Quantcast
Environmental News for a Healthier Planet and Life

New Yorkers Call for Renewables at Anti-Fracking Rally During Cuomo Fundraiser

Energy
New Yorkers Call for Renewables at Anti-Fracking Rally During Cuomo Fundraiser

Frack Action

Residents gathered today to rally against fracking and for renewable energy outside of Gov. Cuomo’s (D-NY) fundraiser in Syracuse, NY. The concerned residents urged the Governor not to put New York’s clean water, air, environment and economy at risk by allow fracking. Further, they urged the Governor to aggressively invest in renewable energy, which would bring sustainable, good jobs and economic development to New York State without jeopardizing people's health and existing jobs.

"Governor Cuomo must listen to the science and ban fracking, which contaminates water, poisons air and puts our health at risk," said Renee Vogelsang of Frack Action, and a Syracuse resident.

"An overwhelming number of New Yorkers are standing up against fracking because they know it would only bring pollution and ruin to communities across New York State. Governor Cuomo should pioneer a renewable energy economy that will create long-term, safe jobs for New Yorkers,” said Vogelsang.

"If Governor Cuomo cares about the future of our state, then he will reject hydrofracking," said Ursula Rozum, a Syracuse resident with the Syracuse Peace Council. "Science overwhelmingly shows that hydrofracking cannot be done safely, that it would only lead to polluted water and poisoned communities, like it has in Pennsylvania and many other states. Fracked methane gas is not a bridge fuel—it's a dirty fossil fuel and a source of climate disrupting greenhouse gasses. Governor Cuomo needs to decide, is he with the people or with the gas industry?"

Gov. Cuomo was in Syracuse for a fundraiser at the Genesee Grand Hotel. The rally began outside of the event at 11:30.

"Fracking poses a serious threat to the health of both our natural and social environments," said Emily Coralyne, a Syracuse resident. "Historically in New York, we have made agreements to maintain stewardship of this land with our native neighbors. If New York State were to allow hydrofracking, they are yet again, breaking promises made to the original people of this land to care for what has been shared with us."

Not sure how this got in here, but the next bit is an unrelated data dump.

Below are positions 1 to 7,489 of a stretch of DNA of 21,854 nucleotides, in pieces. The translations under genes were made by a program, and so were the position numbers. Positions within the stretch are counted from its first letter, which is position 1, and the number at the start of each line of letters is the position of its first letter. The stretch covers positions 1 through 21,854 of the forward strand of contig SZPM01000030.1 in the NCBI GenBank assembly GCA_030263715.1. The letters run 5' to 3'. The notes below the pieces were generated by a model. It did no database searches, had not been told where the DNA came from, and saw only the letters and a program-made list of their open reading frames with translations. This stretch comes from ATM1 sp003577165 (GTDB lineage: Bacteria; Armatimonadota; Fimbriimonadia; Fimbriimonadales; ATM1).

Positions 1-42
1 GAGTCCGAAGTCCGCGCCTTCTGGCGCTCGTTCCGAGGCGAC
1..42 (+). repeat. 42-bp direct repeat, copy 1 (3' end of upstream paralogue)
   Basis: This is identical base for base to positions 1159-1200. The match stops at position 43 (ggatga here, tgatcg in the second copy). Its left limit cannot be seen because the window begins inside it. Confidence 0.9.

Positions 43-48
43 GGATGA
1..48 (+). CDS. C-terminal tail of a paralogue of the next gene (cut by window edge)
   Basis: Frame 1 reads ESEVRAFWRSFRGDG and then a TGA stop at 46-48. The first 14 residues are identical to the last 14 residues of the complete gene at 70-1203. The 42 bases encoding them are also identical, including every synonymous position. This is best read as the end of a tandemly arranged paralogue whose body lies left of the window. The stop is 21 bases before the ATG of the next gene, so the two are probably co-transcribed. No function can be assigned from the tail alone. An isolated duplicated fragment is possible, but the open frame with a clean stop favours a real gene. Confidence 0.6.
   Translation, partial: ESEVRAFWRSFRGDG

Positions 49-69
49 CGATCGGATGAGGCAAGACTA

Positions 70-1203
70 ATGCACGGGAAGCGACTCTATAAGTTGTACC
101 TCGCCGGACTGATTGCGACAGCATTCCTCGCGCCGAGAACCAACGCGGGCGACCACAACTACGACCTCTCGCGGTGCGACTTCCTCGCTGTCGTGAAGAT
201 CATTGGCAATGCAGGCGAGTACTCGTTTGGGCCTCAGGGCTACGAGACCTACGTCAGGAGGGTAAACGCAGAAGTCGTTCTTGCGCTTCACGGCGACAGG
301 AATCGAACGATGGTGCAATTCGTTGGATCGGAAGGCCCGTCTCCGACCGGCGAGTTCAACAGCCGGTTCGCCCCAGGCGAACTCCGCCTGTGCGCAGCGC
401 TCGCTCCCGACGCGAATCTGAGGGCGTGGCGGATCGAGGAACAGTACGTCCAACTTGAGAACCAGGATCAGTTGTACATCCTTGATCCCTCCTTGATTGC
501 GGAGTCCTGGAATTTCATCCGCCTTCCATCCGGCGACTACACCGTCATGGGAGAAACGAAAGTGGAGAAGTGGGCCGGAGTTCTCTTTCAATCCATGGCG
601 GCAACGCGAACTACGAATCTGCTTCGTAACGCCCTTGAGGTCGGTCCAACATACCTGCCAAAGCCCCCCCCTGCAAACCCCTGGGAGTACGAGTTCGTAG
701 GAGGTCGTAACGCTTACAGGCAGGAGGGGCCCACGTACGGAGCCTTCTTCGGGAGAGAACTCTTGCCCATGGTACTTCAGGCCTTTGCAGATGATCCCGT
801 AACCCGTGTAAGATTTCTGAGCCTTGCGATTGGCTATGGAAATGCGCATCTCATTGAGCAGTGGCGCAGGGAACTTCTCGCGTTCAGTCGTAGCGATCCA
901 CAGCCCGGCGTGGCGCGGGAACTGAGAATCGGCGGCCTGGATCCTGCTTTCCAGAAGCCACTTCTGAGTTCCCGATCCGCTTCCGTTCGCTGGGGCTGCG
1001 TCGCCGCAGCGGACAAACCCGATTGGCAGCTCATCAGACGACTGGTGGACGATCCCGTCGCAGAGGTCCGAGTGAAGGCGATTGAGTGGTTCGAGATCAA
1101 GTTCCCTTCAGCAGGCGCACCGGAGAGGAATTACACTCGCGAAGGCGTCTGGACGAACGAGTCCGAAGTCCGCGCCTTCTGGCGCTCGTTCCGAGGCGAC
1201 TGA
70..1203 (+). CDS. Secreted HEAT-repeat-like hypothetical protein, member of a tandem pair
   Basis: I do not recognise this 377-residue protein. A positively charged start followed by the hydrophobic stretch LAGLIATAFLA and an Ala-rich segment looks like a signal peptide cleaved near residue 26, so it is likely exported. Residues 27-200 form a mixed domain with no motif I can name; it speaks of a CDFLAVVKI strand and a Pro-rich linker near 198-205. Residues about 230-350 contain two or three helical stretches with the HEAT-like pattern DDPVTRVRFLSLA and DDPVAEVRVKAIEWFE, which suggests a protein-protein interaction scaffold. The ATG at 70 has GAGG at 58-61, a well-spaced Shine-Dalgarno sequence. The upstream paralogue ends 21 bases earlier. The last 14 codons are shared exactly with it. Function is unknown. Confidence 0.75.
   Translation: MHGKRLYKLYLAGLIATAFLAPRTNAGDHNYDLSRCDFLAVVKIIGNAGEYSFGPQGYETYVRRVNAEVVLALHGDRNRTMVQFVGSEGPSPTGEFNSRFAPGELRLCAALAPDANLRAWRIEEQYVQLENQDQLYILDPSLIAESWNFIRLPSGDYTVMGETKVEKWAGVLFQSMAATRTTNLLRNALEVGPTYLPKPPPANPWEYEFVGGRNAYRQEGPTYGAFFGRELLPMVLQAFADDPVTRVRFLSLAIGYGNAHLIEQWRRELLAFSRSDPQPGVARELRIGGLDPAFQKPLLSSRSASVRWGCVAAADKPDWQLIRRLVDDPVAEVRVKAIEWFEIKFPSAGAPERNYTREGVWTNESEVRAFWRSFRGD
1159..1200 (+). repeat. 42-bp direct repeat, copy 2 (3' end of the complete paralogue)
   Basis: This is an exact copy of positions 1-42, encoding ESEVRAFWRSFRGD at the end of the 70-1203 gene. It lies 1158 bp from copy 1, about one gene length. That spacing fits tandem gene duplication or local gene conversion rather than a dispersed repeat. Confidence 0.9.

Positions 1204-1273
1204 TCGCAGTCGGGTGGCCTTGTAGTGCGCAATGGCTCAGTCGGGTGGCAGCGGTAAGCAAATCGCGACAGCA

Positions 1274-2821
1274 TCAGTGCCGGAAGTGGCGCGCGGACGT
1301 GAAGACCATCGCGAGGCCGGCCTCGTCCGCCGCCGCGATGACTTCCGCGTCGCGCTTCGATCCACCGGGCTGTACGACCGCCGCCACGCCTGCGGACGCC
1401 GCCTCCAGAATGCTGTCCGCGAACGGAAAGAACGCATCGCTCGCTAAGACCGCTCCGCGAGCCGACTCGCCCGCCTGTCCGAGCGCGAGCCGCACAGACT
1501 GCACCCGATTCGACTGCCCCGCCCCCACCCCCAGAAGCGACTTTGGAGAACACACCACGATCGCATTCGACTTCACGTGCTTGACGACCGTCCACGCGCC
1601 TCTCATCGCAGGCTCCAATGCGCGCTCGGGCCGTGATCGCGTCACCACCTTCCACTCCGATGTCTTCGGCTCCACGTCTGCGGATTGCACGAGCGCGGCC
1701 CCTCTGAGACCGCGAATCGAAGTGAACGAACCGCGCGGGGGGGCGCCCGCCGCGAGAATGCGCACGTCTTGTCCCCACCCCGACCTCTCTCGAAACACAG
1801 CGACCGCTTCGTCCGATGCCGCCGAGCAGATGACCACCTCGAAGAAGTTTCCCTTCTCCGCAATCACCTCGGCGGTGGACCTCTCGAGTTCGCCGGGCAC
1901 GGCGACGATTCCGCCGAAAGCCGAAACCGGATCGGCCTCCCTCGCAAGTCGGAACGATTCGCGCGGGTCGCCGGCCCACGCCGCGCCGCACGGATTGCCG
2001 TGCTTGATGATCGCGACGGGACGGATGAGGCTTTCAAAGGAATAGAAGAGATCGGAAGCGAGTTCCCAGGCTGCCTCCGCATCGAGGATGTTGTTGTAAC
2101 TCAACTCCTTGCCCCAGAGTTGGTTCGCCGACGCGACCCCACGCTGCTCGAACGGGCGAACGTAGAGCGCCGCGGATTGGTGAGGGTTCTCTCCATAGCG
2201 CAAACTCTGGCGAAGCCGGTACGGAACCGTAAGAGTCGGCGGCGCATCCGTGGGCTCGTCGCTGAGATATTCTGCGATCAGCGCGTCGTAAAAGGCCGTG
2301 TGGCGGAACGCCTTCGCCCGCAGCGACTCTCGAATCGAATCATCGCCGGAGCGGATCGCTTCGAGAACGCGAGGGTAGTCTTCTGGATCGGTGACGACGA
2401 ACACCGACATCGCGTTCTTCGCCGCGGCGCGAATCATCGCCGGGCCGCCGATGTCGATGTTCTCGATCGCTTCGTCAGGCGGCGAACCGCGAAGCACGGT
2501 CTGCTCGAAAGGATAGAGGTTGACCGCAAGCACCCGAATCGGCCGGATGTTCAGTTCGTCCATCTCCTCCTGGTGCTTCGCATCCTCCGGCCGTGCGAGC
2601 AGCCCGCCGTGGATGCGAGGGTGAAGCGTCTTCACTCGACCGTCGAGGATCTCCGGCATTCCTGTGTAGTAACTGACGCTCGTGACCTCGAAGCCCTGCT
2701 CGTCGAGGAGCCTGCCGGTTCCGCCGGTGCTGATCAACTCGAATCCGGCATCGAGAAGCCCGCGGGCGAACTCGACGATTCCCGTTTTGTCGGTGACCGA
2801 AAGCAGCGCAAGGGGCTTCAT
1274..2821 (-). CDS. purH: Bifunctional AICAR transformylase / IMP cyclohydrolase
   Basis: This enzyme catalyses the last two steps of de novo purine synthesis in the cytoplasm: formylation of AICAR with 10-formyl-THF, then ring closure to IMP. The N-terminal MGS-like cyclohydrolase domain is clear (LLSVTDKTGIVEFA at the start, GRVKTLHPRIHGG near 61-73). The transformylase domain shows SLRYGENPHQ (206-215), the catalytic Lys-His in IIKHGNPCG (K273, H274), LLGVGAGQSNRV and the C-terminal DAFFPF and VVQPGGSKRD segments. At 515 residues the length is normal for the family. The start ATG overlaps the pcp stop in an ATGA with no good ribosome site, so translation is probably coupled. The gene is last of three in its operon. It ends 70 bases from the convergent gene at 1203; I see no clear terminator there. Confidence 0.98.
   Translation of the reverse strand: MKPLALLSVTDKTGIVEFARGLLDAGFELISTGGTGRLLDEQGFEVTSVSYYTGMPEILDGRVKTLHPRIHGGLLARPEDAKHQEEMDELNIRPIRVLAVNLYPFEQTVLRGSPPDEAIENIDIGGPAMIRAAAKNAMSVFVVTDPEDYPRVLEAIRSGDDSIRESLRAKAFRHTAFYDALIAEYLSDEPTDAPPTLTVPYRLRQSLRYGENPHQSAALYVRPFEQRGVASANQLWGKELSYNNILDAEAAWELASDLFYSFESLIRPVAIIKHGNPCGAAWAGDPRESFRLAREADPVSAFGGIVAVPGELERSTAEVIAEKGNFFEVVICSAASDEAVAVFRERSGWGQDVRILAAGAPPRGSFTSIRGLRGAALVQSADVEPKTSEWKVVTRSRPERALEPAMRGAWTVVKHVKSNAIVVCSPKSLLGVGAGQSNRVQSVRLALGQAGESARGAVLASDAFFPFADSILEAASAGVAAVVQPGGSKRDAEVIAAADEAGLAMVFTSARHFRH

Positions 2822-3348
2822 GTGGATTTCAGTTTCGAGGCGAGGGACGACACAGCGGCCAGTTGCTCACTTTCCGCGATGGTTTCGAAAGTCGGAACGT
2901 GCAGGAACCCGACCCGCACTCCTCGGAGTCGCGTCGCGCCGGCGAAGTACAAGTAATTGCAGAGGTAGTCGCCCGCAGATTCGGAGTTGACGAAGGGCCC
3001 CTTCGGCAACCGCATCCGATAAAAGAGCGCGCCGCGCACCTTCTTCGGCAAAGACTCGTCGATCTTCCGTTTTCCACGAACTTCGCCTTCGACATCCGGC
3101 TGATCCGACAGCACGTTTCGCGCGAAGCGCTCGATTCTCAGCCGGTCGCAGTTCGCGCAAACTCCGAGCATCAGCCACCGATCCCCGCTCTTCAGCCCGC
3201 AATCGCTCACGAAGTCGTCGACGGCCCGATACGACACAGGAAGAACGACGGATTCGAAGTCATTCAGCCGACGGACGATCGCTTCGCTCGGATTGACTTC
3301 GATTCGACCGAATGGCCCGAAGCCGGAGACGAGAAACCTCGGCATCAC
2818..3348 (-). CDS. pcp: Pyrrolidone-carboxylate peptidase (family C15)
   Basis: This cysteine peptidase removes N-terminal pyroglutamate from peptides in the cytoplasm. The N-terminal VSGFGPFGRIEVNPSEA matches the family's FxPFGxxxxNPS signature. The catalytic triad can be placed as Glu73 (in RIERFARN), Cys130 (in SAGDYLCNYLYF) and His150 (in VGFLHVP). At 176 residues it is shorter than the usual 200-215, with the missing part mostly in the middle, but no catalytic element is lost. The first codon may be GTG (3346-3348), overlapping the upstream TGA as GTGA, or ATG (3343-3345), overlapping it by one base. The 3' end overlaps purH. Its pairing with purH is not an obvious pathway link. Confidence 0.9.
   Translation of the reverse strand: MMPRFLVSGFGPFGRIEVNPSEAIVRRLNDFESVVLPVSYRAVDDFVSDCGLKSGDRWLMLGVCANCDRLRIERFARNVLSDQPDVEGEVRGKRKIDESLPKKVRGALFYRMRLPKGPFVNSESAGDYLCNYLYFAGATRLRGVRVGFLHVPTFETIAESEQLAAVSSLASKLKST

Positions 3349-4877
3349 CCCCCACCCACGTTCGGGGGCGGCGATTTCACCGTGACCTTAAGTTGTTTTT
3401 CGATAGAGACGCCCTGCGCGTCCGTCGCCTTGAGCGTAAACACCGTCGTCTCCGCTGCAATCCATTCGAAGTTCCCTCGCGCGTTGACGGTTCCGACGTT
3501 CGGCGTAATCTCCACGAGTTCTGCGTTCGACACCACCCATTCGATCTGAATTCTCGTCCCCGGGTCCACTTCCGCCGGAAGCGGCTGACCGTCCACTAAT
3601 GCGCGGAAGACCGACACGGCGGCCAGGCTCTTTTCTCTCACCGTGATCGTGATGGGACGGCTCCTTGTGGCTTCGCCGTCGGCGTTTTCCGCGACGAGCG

Independent observers have noted that the gas industry cannot be trusted when it describes fracking as safe. A recent investigation by the Times Tribune in Pennsylvania revealed many cases of water contamination from fracking.  And a recent study showed that fracking emits significant amounts of methane—a major contributor to climate change. A recent peer-reviewed study by Duke University in the renowned Proceedings of the National Academy of Sciences linked fracking with water contamination in Pennsylvania.

The latest Siena Poll showed that upstate New Yorkers oppose fracking 52-38 percent. On June 17, 3,000 New Yorkers rallied in Albany to demand that Gov. Cuomo reject fracking and instead aggressively pioneer a renewable energy economy.

A recent peer-reviewed study detailed a plan for New York State to get to 100 percent renewable energy by 2030.

Visit EcoWatch’s FRACKING page for more related news on this topic.

——–

A 3-hour special film by EarthxTV calls for protection of the Amazon and its indigenous populations. EarthxTV.org

To save the planet, we must save the Amazon rainforest. To save the rainforest, we must save its indigenous peoples. And to do that, we must demarcate their land.

Read More Show Less

EcoWatch Daily Newsletter

UN Secretary General Antonio Guterres delivers a video speech at the high-level meeting of the 46th session of the United Nations Human Rights Council UNHRC in Geneva, Switzerland on Feb. 22, 2021. Xinhua / Zhang Cheng via Getty Images

By Anke Rasper

"Today's interim report from the UNFCCC is a red alert for our planet," said UN Secretary General Antonio Guterres.

The report, released Friday, looks at the national climate efforts of 75 states that have already submitted their updated "nationally determined contributions," or NDCs. The countries included in the report are responsible for about 30% of the world's global greenhouse gas emissions.

Read More Show Less

Trending

New Delhi's smog is particularly thick, increasing the risk of vehicle accidents. SAJJAD HUSSAIN / AFP via Getty Images

India's New Delhi has been called the "world air pollution capital" for its high concentrations of particulate matter that make it harder for its residents to breathe and see. But one thing has puzzled scientists, according to The Guardian. Why does New Delhi see more blinding smogs than other polluted Asian cities, such as Beijing?

Read More Show Less
A bridge over the Delaware river connects New Hope, Pennsylvania with Lambertville, New Jersey. Richard T. Nowitz / Getty Images

In a historic move, the Delaware River Basin Commission (DRBC) voted Thursday to ban hydraulic fracking in the region. The ban was supported by all four basin states — New Jersey, Delaware, Pennsylvania and New York — putting a permanent end to hydraulic fracking for natural gas along the 13,539-square-mile basin, The Philadelphia Inquirer reported.

Read More Show Less
Woodpecker

Colombia is one of the world's largest producers of coffee, and yet also one of the most economically disadvantaged. According to research by the national statistic center DANE, 35% of the population in Columbia lives in monetary poverty, compared to an estimated 11% in the U.S., according to census data. This has led to a housing insecurity issue throughout the country, one which construction company Woodpecker is working hard to solve.

Read More Show Less